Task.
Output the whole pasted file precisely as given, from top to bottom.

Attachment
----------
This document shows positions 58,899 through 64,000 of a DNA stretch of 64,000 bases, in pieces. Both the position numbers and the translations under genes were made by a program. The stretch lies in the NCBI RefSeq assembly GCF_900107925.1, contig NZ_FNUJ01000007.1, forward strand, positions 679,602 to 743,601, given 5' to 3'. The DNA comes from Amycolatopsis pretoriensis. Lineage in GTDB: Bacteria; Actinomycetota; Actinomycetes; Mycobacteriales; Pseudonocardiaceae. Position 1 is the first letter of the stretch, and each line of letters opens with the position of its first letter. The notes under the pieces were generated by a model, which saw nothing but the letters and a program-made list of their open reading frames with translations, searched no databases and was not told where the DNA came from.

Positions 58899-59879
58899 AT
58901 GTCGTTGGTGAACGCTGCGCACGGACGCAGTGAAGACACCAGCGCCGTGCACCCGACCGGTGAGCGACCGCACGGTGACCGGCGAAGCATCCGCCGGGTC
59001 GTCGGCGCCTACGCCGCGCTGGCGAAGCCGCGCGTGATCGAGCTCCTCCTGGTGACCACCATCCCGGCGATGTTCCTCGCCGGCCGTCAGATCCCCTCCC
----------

This document shows positions 58,899 through 64,000 of a DNA stretch of 64,000 bases, in pieces. Both the position numbers and the translations under genes were made by a program. The stretch lies in the NCBI RefSeq assembly GCF_900107925.1, contig NZ_FNUJ01000007.1, forward strand, positions 679,602 to 743,601, given 5' to 3'. The DNA comes from Amycolatopsis pretoriensis. Lineage in GTDB: Bacteria; Actinomycetota; Actinomycetes; Mycobacteriales; Pseudonocardiaceae. Position 1 is the first letter of the stretch, and each line of letters opens with the position of its first letter. The notes under the pieces were generated by a model, which saw nothing but the letters and a program-made list of their open reading frames with translations, searched no databases and was not told where the DNA came from.

Positions 58899-59879
58899 AT
58901 GTCGTTGGTGAACGCTGCGCACGGACGCAGTGAAGACACCAGCGCCGTGCACCCGACCGGTGAGCGACCGCACGGTGACCGGCGAAGCATCCGCCGGGTC
59001 GTCGGCGCCTACGCCGCGCTGGCGAAGCCGCGCGTGATCGAGCTCCTCCTGGTGACCACCATCCCGGCGATGTTCCTCGCCGGCCGTCAGATCCCCTCCC